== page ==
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Dambrot was born in the Bronx and attended William Howard Taft High School in the South Bronx.
A 6–foot–4, 175–pound forward, He played for coach Nat Holman at the City College of New York (CCNY) where as senior captain in 1950 led the Beavers to a 24–5 record and the NCAA basketball championship, earning MVP honors in the tournament. After the season, Dambrot was named to the Helms Athletic Foundation Basketball All-America team.
Dambrot's CCNY team also won the 1950 National Invitation Tournament (NIT), the only time that one school has won both the NCAA and NIT tournaments in the same season. Dambrot was the only senior starter on the CCNY roster that season.
A January 19, 2003, article in the New York Daily News described Dambrot as "a sharp-shooting forward known for his relentless enthusiasm."
Dambrot was selected in the first round (seventh overall) by the New York Knicks in the 1950 NBA draft, though he chose a career in dentistry after graduating from Columbia University dental school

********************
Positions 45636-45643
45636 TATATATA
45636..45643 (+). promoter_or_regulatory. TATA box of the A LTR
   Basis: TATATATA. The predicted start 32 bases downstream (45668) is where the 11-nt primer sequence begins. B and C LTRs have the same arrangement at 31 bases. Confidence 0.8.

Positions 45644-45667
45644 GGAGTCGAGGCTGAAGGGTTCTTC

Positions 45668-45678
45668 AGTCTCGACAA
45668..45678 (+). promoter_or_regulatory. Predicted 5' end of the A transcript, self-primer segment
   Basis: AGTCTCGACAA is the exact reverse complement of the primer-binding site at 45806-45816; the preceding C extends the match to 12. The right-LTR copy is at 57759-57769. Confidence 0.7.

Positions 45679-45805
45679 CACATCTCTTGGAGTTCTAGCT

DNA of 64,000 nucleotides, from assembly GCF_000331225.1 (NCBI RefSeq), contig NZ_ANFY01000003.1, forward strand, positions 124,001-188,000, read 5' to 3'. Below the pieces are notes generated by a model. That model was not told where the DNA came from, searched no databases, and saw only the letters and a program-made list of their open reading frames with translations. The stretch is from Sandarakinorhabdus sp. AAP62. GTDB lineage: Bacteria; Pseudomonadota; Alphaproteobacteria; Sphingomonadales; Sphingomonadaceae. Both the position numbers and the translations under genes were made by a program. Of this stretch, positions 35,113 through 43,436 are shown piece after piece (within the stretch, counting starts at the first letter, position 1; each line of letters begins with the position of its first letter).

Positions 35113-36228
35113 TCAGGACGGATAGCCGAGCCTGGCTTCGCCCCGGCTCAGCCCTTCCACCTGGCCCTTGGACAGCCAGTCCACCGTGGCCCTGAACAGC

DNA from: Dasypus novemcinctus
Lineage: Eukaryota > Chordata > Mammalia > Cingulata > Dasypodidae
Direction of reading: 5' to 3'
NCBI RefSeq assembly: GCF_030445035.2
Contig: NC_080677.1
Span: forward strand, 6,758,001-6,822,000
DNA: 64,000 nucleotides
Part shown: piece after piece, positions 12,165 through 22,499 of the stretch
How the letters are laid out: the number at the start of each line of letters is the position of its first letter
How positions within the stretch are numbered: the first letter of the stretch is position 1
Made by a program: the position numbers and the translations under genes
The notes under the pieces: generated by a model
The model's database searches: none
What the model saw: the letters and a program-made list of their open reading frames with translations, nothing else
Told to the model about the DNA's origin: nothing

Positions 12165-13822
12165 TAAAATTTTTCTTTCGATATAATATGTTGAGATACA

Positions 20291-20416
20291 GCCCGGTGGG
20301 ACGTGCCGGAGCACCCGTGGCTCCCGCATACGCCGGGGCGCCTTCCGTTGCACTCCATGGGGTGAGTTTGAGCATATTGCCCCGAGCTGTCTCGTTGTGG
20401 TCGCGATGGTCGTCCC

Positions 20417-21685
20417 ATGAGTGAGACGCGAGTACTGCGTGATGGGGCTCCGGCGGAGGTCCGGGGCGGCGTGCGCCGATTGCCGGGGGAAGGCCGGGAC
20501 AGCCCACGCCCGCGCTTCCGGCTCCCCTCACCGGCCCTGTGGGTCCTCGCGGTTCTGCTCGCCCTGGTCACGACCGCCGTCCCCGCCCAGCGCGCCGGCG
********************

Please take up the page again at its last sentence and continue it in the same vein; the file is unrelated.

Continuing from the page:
On March 26, 1951, Dambrot and his CCNY teammates Ed Roman, Ed Warner, Norm Mager, Al "Fats" Roth, Herb Cohen, and Floyd Layne were arrested on charges of shaving points in three games during the 1949–50 season. All pleaded guilty to misdemeanor charges of point shaving. All received suspended sentences, except for Warner, who received a six-month prison sentence.
According to a March 20, 1996, article in the New York Times by Ira Berkow, "the CCNY players who were convicted had accepted bribes from gamblers not to throw games, but to keep them under the point spreads. The players received just a few thousand dollars for their efforts, which took place during the season, but not during tournament games."
Irwin Dambrot lived his final years in Mendham, New Jersey. He died at age 81 at a hospital in Summit, New Jersey, after having suffered from Parkinson's disease for some time. He is interred at Locust Hill Cemetery in Dover, New Jersey.